Florida Panthers road rally sends Cats home with 3-1 series lead over demoralized Bruins | Opinion

The Boston Bruins had almost everything they needed to tie this playoff series on Sunday night.

They had the home crowd. Had the desperation. Had the anger. Even had a 2-0 lead.

But the Florida Panthers had this:

The better hockey team. Again.

So an NHL second-round series that might have been tied instead heads back to South Florida with the Cats up 3-1 and able to win and advance on home ice Tuesday night.

In NHL history teams up 3-1 win the series 90.7 percent of the time. And Florida has two of a possible three remaining games at home including, if needed, a Game 7.

It was just one year ago that the Panthers themselves overcame a 3-1 deficit to the favored Bruins and won in seven games. But Florida is the favored team this time, and Sunday’s result had to be demoralizing to Boston -- team, city and fans.

The Bruins led 2-0 and it all fell apart Just as it did for them in last year’s playoffs against this same team.

Boston captain Brad Marchand missed the game -- which was historically noteworthy, considering he had played in 156 consecutive postseason games for the Bruins, a crazy streak. It was because of a hard hit by Sam Bennett in the previous game, a hit the angry Bruins said was dirty, a sucker punch, though no penalty was called.

“It was just a collision,” Cats coach Paul Maurice downplayed it.

That was one game after Florida’s Matthew Tkachuk leveled a right fist to David Pastrnak’s face in a one-sided fight.

Sunday Pastrnak gained a measure of retribution by scoring Game 4’s first goal eight seconds into a Bruins power play on a wicked 93-mph slapshot that beat Sergei Bobrovsky.

Bruins led 2-0 later in the first period on Brandon Carlo’s unassisted goal off a defensive turnover by Florida -- though the Cats led 15-5 in shots on goal at the time.

Down two goals, Maurice conveyed no worry.

“I like the way we’re playing,” he’d said during a TV timeout. “I like where we’re at.”

This is one reason why the Panthers are easy to love. Down 2-0, even on the hostile road? Well, you don’t worry. You certainly don’t panic.

“It’s the belief in this lockerroom,” said Bennett. “We knew we were getting it. Just a matter of time.”

He was right.

Anton Lundell, 22, backed up the belief with 5:09 left in the second period with his first goal of these playoffs to draw Florida within 2-1 on a shot just inside the far post.

“it kind of fired the belief,” said Maurice, who praised his young, rising star, saying, “He does a lot of hard things very well. It’s the hard things it usually takes young players a while to get used to.”

Florida tied it 2-2 a few minutes into the third period on a Bennett tip-in goal that somewhat miraculously survived a Boston challenge.

Video replays seemed to clearly indicate Bennett had shoved the Bruins’ Charlie Coyle into goaltender Jeremy Swayman, opening just enough net for Bennett to find with the puck. Boston coach Jim Montgomery screamed as the challenge was overturned and the goal upheld.

The obligatory “Ref you suck” chant filled the arena.

And Bennett had certified himself as a bona fide villain in Boston sports lore -- the controversial tying goal coming one game after he’d knocked the Bruins’ beloved captain Marchand from the series. Accentuating the rivalry and animus: Florida had just won in Boston for a fifth straight time in the postseason.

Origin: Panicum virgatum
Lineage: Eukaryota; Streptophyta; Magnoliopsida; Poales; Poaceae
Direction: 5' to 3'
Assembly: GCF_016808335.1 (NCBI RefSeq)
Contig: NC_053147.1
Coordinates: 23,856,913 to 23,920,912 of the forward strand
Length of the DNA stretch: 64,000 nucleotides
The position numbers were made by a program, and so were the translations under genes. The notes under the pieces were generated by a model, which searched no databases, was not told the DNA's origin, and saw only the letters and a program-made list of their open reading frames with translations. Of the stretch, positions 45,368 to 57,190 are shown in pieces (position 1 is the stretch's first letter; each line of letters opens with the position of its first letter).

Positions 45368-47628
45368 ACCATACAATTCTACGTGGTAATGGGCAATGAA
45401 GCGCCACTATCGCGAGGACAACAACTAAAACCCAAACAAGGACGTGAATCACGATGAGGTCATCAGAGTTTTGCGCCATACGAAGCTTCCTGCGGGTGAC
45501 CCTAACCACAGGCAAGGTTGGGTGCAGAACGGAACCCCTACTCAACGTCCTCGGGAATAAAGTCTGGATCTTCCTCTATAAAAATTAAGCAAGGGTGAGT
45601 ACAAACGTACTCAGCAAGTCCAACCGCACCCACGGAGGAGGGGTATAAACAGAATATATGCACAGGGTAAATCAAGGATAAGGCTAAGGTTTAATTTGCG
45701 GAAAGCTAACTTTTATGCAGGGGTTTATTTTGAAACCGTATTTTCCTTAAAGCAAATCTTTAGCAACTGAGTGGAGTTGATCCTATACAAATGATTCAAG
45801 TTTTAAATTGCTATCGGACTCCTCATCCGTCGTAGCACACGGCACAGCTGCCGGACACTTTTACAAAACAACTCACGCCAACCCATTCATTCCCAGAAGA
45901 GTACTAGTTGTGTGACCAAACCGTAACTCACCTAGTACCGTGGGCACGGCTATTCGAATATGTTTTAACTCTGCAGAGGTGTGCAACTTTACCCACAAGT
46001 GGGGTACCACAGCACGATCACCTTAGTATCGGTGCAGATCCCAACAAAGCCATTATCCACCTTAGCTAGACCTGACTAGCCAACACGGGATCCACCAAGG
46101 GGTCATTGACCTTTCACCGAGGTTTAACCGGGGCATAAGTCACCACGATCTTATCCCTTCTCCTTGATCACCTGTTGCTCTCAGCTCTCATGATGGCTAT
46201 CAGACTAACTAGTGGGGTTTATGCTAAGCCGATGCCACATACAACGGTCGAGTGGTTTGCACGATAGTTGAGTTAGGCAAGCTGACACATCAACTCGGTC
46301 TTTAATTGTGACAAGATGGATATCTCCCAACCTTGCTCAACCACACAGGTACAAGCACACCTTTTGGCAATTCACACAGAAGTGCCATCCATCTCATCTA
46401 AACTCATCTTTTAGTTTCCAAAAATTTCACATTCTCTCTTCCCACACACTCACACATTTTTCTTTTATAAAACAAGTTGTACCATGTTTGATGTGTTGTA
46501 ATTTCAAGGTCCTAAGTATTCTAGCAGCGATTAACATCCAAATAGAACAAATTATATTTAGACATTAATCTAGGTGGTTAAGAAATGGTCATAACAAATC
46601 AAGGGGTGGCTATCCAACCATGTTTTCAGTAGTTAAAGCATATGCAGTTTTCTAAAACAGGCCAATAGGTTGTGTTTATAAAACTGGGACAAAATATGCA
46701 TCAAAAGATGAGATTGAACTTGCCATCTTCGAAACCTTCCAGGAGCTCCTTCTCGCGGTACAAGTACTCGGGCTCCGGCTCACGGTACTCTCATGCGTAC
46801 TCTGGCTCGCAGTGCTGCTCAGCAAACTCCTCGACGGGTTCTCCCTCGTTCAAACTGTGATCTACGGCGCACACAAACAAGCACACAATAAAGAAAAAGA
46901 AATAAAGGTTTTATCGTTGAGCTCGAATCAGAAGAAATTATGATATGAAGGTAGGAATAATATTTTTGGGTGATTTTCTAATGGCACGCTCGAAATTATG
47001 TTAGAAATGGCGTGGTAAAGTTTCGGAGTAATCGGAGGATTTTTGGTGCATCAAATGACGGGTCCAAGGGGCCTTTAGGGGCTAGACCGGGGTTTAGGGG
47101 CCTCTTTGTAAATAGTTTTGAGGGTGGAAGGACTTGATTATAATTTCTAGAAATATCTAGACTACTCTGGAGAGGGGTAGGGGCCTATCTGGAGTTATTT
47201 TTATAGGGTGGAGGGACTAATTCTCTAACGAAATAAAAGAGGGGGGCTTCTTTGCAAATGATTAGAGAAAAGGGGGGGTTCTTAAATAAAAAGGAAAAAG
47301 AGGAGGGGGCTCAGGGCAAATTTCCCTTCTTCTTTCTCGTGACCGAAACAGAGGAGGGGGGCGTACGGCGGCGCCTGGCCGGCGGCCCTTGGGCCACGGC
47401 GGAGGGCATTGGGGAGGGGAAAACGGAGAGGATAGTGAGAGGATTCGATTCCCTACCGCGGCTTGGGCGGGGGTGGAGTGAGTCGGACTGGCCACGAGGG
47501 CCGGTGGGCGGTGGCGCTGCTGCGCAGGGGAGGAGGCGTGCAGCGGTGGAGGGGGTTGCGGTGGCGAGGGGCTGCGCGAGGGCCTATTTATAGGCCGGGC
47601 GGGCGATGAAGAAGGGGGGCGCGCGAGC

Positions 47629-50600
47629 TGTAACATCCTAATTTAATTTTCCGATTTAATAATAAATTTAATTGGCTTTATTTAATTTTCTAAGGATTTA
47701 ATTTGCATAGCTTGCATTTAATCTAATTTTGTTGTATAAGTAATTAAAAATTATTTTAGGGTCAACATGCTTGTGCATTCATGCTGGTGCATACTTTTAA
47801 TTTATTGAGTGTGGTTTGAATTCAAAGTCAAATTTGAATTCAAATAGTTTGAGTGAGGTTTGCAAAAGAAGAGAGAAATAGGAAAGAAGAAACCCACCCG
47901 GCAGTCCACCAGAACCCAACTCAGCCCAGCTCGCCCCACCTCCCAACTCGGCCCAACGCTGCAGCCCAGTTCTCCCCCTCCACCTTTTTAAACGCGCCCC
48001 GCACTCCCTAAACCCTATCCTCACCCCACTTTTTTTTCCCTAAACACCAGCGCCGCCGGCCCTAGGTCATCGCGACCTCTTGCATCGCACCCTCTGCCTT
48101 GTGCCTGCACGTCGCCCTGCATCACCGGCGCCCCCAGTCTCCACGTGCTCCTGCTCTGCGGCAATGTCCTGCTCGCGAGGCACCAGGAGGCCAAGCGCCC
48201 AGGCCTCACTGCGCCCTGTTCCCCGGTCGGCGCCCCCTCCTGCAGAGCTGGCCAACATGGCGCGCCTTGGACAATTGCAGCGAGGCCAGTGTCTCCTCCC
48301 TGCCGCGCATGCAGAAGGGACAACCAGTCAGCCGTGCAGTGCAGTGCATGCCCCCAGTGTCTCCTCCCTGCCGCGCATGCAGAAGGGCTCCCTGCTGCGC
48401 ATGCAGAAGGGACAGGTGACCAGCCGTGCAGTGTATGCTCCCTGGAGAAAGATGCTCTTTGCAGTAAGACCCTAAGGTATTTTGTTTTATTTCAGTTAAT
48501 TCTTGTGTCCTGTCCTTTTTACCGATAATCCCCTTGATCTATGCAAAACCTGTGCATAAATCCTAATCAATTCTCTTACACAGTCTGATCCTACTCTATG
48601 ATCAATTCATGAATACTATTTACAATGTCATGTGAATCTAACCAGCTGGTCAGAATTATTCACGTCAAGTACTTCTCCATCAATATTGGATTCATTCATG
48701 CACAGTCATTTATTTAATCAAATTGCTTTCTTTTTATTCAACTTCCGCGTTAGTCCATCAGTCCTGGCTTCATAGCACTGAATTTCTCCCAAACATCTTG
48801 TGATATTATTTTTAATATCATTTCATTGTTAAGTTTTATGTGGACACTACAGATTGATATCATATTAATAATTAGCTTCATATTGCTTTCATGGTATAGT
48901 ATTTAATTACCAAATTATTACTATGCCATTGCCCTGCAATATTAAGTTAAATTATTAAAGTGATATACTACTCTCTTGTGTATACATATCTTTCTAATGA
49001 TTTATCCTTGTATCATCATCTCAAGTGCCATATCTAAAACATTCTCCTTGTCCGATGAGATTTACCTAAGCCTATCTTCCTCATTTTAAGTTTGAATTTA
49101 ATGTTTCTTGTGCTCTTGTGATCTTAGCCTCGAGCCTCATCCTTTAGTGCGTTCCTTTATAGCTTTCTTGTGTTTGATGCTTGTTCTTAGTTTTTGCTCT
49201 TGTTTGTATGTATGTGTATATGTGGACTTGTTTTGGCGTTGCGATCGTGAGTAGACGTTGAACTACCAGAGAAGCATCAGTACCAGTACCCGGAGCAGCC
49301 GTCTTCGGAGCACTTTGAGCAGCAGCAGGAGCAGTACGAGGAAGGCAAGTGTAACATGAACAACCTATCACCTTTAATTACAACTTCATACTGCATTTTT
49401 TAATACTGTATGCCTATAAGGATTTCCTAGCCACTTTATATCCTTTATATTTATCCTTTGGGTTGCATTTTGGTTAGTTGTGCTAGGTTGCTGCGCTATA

The controversial goal will resonate should the Bruins fall in this series as now seems likely.

Montgomery: “Coyle was on top of our goaltender, and if Coyle was able to stand his ground he would have cleared the puck.”

Bennett: “They got the right call. I put the puck in before Swayman was gonna get over whether Coyle was on him or not.”

The review agreed, acknowledging Bennett had shoved the opponent, but not sufficiently to affect the goalie’s ability to defend his net. Hmm. I don’t blame the Bruins and their fans for the outrage. I was surprised the goal was allowed to stand.

That is not to say the Panthers win was not deserved.

Captain Aleksander Barkov ended that discussion with a gorgeous goal with 12:29 left in regulation, lifting a wrist shot into the upper left corner past Swayman to make it 3-2 and silence the Bruins crowd.

Florida at that point led 35-18 in shot on goal. It would end 41-18.

“So much fun to watch Barky play hockey,” said Bennett. ”For him a highlight goal is just another day at the office.”

At the other end of the ice, Bobrovsky, after a rough first period including a second goal allowed that was a bit soft, was brilliant -- “Everything after that was world class,” said Maurice.

The first three games of the series had been decided by a 17-4 combined score but that did not mirror the tightness or intensity as much as Sunday’s one-goal margin finally did.

“This series is far closer than the final scores,” Maurice had said. “You gotta grind the heck out of it for 35 minutes and then somebody’s gonna get a break.”

The winning goal-scorer., Barkov, said of Boston, “The atmosphere, it’s great here. Not too many people cheering for us, but we can take that as a challenge. We do, actually.”

Said teammate Dmitry Kulikov of Barkov: “He carries the team.”

Sunday, he carried it to a potential (and likely) series-clinching game at home on Tuesday night.